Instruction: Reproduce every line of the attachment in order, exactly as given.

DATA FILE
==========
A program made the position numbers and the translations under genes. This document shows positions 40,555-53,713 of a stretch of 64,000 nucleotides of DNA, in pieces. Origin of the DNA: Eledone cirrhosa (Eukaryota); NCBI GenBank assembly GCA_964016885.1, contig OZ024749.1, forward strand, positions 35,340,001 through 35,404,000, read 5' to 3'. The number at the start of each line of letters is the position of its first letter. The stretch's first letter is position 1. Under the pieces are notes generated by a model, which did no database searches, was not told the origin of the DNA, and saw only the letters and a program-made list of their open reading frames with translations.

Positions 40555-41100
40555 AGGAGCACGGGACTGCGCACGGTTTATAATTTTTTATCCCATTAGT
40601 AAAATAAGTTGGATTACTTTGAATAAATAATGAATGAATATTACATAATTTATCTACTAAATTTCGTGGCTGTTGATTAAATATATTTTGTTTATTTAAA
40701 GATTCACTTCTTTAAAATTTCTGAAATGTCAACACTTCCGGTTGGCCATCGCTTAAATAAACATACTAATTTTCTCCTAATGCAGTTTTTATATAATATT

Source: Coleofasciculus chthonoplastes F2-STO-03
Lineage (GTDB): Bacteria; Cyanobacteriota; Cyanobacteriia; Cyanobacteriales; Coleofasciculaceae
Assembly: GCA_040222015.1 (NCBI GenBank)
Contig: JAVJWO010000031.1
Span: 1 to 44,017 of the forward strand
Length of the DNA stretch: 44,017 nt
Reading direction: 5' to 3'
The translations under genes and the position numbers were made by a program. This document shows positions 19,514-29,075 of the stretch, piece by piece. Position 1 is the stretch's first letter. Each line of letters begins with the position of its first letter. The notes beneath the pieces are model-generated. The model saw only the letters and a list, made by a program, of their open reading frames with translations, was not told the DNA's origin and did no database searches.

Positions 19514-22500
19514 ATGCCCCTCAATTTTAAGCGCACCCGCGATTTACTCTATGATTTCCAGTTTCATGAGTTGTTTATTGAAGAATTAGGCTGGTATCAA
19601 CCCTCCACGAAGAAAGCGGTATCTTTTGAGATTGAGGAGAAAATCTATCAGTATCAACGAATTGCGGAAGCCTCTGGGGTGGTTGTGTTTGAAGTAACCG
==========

A program made the position numbers and the translations under genes. This document shows positions 40,555-53,713 of a stretch of 64,000 nucleotides of DNA, in pieces. Origin of the DNA: Eledone cirrhosa (Eukaryota); NCBI GenBank assembly GCA_964016885.1, contig OZ024749.1, forward strand, positions 35,340,001 through 35,404,000, read 5' to 3'. The number at the start of each line of letters is the position of its first letter. The stretch's first letter is position 1. Under the pieces are notes generated by a model, which did no database searches, was not told the origin of the DNA, and saw only the letters and a program-made list of their open reading frames with translations.

Positions 40555-41100
40555 AGGAGCACGGGACTGCGCACGGTTTATAATTTTTTATCCCATTAGT
40601 AAAATAAGTTGGATTACTTTGAATAAATAATGAATGAATATTACATAATTTATCTACTAAATTTCGTGGCTGTTGATTAAATATATTTTGTTTATTTAAA
40701 GATTCACTTCTTTAAAATTTCTGAAATGTCAACACTTCCGGTTGGCCATCGCTTAAATAAACATACTAATTTTCTCCTAATGCAGTTTTTATATAATATT

Source: Coleofasciculus chthonoplastes F2-STO-03
Lineage (GTDB): Bacteria; Cyanobacteriota; Cyanobacteriia; Cyanobacteriales; Coleofasciculaceae
Assembly: GCA_040222015.1 (NCBI GenBank)
Contig: JAVJWO010000031.1
Span: 1 to 44,017 of the forward strand
Length of the DNA stretch: 44,017 nt
Reading direction: 5' to 3'
The translations under genes and the position numbers were made by a program. This document shows positions 19,514-29,075 of the stretch, piece by piece. Position 1 is the stretch's first letter. Each line of letters begins with the position of its first letter. The notes beneath the pieces are model-generated. The model saw only the letters and a list, made by a program, of their open reading frames with translations, was not told the DNA's origin and did no database searches.

Positions 19514-22500
19514 ATGCCCCTCAATTTTAAGCGCACCCGCGATTTACTCTATGATTTCCAGTTTCATGAGTTGTTTATTGAAGAATTAGGCTGGTATCAA
19601 CCCTCCACGAAGAAAGCGGTATCTTTTGAGATTGAGGAGAAAATCTATCAGTATCAACGAATTGCGGAAGCCTCTGGGGTGGTTGTGTTTGAAGTAACCG